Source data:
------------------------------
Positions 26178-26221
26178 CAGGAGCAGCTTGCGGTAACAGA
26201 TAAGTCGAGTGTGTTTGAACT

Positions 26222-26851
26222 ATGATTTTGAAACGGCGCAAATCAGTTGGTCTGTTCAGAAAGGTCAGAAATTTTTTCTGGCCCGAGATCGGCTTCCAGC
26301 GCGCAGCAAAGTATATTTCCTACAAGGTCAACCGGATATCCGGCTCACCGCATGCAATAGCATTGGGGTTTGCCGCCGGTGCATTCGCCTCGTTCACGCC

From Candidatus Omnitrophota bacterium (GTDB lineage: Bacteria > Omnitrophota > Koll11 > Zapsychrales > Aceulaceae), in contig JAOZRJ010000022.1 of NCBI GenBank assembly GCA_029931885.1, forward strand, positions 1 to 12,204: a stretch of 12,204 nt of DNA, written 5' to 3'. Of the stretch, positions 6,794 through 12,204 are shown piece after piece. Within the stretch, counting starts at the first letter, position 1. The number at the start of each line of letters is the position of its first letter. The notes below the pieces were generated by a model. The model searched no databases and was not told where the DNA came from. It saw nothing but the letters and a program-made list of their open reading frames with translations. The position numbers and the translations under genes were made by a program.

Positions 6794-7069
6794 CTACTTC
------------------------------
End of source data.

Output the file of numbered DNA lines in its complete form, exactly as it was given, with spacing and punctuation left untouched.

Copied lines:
Positions 26178-26221
26178 CAGGAGCAGCTTGCGGTAACAGA
26201 TAAGTCGAGTGTGTTTGAACT

Positions 26222-26851
26222 ATGATTTTGAAACGGCGCAAATCAGTTGGTCTGTTCAGAAAGGTCAGAAATTTTTTCTGGCCCGAGATCGGCTTCCAGC
26301 GCGCAGCAAAGTATATTTCCTACAAGGTCAACCGGATATCCGGCTCACCGCATGCAATAGCATTGGGGTTTGCCGCCGGTGCATTCGCCTCGTTCACGCC

From Candidatus Omnitrophota bacterium (GTDB lineage: Bacteria > Omnitrophota > Koll11 > Zapsychrales > Aceulaceae), in contig JAOZRJ010000022.1 of NCBI GenBank assembly GCA_029931885.1, forward strand, positions 1 to 12,204: a stretch of 12,204 nt of DNA, written 5' to 3'. Of the stretch, positions 6,794 through 12,204 are shown piece after piece. Within the stretch, counting starts at the first letter, position 1. The number at the start of each line of letters is the position of its first letter. The notes below the pieces were generated by a model. The model searched no databases and was not told where the DNA came from. It saw nothing but the letters and a program-made list of their open reading frames with translations. The position numbers and the translations under genes were made by a program.

Positions 6794-7069
6794 CTACTTC